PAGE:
U.S. Envoy Assures Ebon That Washington is Not Negotiating Territory with Russia

Foreign Minister Abba Eban has been assured by United States Ambassador Walworth Barbour that the U.S. is not conducting any negotiations with the Soviet Union over details of a territorial settlement in the Middle East, reliable quarters said today. Mr. Barbour reportedly met with Mr. Eban yesterday and told him that agreement between the U.S. and the Soviet Union is still far off although the Russians have shown a softer attitude toward American proposals than in the past.

Mr. Barbour’s assurances appeared to be confirmed from another source yesterday. An Israeli radio correspondent, Yigal Yossin, reported from Washington that the U.S. and Soviet Russia are not engaged in “drawing maps” at the current stage of their bilateral talks on the Mideast but are still discussing principles. The correspondent, who attributed his information to “a very highly placed source” whom he did not name, said the U.S. agreed with Israel’s contention that there is no immediate danger of all-out war because Israel has no intention of starting one and the Arabs lack the strength to do so. He said that the U.S. holds that there can be no Mideast agreement unless Israel is guaranteed free passage through the Suez Canal and that Israel cannot be expected to withdraw to new borders in exchange for “cloudy promises.”

(The Soviet Embassy in Washington took the unprecedented step yesterday of publicly criticizing a Washington Post story that Russia was apparently amenable to “minor” boundary adjustments in the Mideast and would not insist on Israeli evacuation of East Jerusalem. The story, by the Post’s United Nations correspondent Robert Estabrook, said that this Soviet position had emerged in the current round of talks between U.S. Assistant Secretary of State Joseph J. Sisco and Soviet Ambassador Anatoly F. Dobrynin. The Embassy statement said the article was “based on inventions and falsifications and rudely distorts the position of the Soviet side in the course of the…exchanges of view, particularly on territorial questions.”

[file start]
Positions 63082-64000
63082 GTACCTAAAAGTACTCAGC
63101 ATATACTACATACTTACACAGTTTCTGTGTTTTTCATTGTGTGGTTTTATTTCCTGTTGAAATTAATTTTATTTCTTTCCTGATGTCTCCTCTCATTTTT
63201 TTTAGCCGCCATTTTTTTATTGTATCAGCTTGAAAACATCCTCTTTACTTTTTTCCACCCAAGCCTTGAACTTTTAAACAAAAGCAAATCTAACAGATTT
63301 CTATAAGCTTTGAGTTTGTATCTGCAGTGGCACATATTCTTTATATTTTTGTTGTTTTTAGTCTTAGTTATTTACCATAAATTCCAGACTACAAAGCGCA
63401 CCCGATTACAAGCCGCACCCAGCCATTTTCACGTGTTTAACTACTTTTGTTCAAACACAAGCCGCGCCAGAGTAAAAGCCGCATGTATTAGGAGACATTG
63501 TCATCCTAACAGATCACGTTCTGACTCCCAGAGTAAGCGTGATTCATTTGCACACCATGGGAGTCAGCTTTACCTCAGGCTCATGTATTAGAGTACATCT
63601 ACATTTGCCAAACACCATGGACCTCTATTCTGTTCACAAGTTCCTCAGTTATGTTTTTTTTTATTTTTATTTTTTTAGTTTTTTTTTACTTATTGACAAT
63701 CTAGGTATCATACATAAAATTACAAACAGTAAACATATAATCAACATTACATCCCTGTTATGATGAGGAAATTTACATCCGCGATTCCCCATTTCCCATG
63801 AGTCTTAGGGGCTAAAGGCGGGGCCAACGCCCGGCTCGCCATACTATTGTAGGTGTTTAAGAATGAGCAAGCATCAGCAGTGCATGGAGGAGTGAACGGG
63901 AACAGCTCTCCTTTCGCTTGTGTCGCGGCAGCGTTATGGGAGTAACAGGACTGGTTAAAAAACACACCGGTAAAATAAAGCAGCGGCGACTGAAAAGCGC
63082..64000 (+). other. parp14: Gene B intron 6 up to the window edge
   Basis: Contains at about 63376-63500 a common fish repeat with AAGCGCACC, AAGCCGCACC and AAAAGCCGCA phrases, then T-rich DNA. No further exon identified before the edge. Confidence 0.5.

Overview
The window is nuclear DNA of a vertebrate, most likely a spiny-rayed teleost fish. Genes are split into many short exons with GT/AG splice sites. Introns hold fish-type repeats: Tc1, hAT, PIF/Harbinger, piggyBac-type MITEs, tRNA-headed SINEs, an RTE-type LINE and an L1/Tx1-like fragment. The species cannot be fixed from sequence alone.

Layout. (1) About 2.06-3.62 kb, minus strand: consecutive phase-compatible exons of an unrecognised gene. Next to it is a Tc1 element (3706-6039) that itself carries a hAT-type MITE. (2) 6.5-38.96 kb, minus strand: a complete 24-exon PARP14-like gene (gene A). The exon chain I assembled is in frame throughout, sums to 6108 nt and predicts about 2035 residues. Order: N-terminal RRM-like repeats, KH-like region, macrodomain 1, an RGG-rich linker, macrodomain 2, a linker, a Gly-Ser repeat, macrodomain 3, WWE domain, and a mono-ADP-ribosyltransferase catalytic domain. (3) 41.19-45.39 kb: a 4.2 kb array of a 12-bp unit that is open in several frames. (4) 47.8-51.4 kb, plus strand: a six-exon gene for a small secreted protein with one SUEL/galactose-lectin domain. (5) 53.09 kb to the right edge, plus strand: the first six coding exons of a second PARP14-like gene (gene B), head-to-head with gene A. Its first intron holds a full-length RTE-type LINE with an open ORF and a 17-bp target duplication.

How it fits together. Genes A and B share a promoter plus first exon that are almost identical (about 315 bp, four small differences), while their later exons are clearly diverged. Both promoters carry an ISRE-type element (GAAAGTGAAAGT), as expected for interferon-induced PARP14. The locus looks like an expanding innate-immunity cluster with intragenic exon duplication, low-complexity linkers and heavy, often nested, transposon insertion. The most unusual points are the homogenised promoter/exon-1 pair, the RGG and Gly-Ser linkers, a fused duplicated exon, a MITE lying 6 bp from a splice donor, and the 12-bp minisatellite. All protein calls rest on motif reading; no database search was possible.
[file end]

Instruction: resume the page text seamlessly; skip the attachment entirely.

(Mr. Estabrook said in an article last Tuesday that Mr. Dobrynin “reportedly has suggested” to U.S. officials “that minor adjustments on Middle East boundaries can be negotiated if Israel first commits itself to withdrawal from captured Arab territories.” He added that “the mention of border adjustments is taken as an indication that the Syrian Golan Heights might be included in redrawn Israeli boundaries.” He wrote further that “Dobrynin’s failure to dwell on Jerusalem also is regarded as a sign that Moscow would not object strenuously to Israeli retention of the Arab city, provided Jordanian rights in the Holy Places were respected.”)

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